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Old March 4th, 2008, 05:30 AM   #1081
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Pilot hailed, then flailed, for fly-by Cathay director praised low-fly stunt, before probe and sacking
2 March 2008
South China Morning Post

Pilot Ian Wilkinson flew Cathay Pacific's newest US$200 million Boeing airliner just a few metres off the ground at 515km/h literally under the nose of the company's chairman - but it would take days for the champagne to go flat on his ill-judged act.

When the flight touched down in Hong Kong, there were no signs that the stunt, performed shortly after takeoff from Seattle on January 31 with Cathay chairman Christopher Pratt on the flight deck, would earn Mr Wilkinson anything other than the praise of executives and the admiration of his fellow fliers.

Director of flight operations Nick Rhodes paid tribute to Mr Wilkinson in his weekly newsletter on February 1 and the respected chief pilot of Cathay's 777 fleet was pictured in the airline's in-house magazine, CX World, toasting the latest addition to the airline's fleet.

According to a chronology released to the Sunday Morning Post by the airline, it was only on February 4, four days after the incident, that photographs of the fly-by began to circulate in Cathay's head office in Hong Kong and some executives became uneasy.

"Cathay's corporate safety department raised concerns about the photographs to flight operations management and it was agreed they should conduct a fact-finding investigation," the airline said.

The department - which reports to Cathay chief executive Tony Tyler - began what was described as a detailed investigation, including analysis of flight data which enabled investigators to piece together a computerised simulation of the events of January 31 and to establish the precise dynamics of the unauthorised manoeuvre.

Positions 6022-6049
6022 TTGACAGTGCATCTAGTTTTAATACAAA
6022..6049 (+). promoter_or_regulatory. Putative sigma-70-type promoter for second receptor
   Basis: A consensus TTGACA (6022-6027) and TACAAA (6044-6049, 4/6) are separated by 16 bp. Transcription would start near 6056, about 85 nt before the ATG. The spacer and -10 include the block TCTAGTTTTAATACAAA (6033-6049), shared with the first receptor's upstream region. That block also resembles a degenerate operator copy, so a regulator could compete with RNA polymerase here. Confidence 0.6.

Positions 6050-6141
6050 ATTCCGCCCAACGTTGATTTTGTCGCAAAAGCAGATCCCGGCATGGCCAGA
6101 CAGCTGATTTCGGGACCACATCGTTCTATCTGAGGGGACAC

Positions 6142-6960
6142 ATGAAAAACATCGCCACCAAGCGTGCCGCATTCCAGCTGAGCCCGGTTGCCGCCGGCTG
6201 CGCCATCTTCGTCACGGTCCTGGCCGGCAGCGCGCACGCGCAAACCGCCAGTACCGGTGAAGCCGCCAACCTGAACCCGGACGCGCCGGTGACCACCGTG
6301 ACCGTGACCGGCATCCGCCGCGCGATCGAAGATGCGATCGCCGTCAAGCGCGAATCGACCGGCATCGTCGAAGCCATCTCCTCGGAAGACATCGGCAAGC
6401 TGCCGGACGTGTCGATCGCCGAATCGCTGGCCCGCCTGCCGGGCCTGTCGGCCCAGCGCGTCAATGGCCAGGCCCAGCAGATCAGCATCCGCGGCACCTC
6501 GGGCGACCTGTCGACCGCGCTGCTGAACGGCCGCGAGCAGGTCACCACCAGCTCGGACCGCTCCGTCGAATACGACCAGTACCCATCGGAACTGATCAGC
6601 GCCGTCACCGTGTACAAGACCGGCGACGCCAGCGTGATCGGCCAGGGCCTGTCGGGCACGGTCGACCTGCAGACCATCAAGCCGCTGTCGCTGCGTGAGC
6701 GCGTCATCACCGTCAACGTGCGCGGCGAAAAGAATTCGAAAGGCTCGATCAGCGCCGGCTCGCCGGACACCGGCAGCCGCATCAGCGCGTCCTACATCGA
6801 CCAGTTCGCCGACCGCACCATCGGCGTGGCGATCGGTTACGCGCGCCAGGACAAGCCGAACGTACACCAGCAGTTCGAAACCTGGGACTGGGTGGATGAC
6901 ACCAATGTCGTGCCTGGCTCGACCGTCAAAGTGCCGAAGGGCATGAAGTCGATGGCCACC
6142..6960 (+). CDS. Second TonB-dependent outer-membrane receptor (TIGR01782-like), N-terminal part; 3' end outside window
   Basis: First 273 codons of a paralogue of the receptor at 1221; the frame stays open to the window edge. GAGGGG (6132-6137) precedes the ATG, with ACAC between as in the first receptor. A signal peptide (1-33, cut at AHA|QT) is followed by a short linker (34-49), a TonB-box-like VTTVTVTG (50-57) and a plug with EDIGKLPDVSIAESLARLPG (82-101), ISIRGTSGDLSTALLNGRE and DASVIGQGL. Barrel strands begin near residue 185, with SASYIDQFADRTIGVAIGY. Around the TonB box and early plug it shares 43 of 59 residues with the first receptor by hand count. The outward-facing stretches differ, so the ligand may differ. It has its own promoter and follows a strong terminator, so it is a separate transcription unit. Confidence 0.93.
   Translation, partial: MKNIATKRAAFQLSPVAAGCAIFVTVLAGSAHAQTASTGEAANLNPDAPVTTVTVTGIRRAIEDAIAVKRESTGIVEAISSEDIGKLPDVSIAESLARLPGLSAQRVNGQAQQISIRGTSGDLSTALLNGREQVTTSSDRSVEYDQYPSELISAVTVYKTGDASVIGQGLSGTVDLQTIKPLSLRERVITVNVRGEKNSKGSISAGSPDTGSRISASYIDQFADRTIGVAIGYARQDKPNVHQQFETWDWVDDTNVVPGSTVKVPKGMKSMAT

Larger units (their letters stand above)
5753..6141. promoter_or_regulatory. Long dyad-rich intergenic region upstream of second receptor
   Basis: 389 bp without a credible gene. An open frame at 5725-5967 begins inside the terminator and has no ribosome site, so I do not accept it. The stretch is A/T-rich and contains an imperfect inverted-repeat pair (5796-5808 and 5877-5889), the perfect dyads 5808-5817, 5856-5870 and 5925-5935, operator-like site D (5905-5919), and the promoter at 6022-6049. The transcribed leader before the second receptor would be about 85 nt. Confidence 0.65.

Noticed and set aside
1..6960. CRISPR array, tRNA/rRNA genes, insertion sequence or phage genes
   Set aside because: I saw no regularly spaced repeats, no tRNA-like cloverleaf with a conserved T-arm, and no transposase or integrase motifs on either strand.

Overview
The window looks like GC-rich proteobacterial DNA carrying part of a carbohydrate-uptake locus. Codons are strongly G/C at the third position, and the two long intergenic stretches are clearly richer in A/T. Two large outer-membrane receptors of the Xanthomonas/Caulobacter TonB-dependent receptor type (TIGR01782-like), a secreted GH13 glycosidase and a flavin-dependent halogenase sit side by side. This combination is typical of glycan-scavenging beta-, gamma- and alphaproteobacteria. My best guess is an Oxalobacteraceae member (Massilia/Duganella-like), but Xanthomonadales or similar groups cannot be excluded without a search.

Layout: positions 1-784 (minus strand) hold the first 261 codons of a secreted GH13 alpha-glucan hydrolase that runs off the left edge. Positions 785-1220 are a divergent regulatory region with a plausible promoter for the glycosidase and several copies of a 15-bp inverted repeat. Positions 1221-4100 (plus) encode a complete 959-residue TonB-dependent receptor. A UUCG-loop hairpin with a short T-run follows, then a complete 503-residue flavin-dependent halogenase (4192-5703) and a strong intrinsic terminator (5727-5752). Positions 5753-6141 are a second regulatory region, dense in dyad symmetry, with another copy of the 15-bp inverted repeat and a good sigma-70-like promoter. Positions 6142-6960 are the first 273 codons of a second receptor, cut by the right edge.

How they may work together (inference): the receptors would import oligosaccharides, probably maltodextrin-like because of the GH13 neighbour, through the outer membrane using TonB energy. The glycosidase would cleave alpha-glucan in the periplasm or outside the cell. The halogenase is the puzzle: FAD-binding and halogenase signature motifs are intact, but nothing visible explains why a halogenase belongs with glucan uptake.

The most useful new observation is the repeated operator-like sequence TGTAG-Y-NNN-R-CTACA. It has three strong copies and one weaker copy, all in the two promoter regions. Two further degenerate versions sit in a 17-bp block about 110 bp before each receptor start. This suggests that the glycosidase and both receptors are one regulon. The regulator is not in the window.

"During this period, the crew were also interviewed as part of the investigation and were removed from flying duties," the airline said.

The appearance of video and pictures of the fly-by on the internet is said to have added to the alarm among Cathay executives as the investigation progressed. "It made the airline look like cowboys," one management source said.

On February 18 the department's report was presented to flight operations officials.

"The pilots involved were immediately suspended from all duties and asked to attend a [disciplinary] hearing on February 19," the airline said.

The results - dismissal for Mr Wilkinson and a six-month suspension from training duties for co-pilot Ray Middleton - were communicated to the pilots two days later. Both have the right to appeal.

Cathay denies that the investigation was in any way triggered by the appearance of video and pictures of the fly-by on websites including YouTube, saying its own internal investigation was by then well under way.

Sources close to the investigation said Mr Pratt was unaware that the flight had not been authorised and did not complain about it. Nor did the man sitting next to him, Cathay's director of engineering, Christopher Gibbs, who is far more involved in the flying side than his chairman.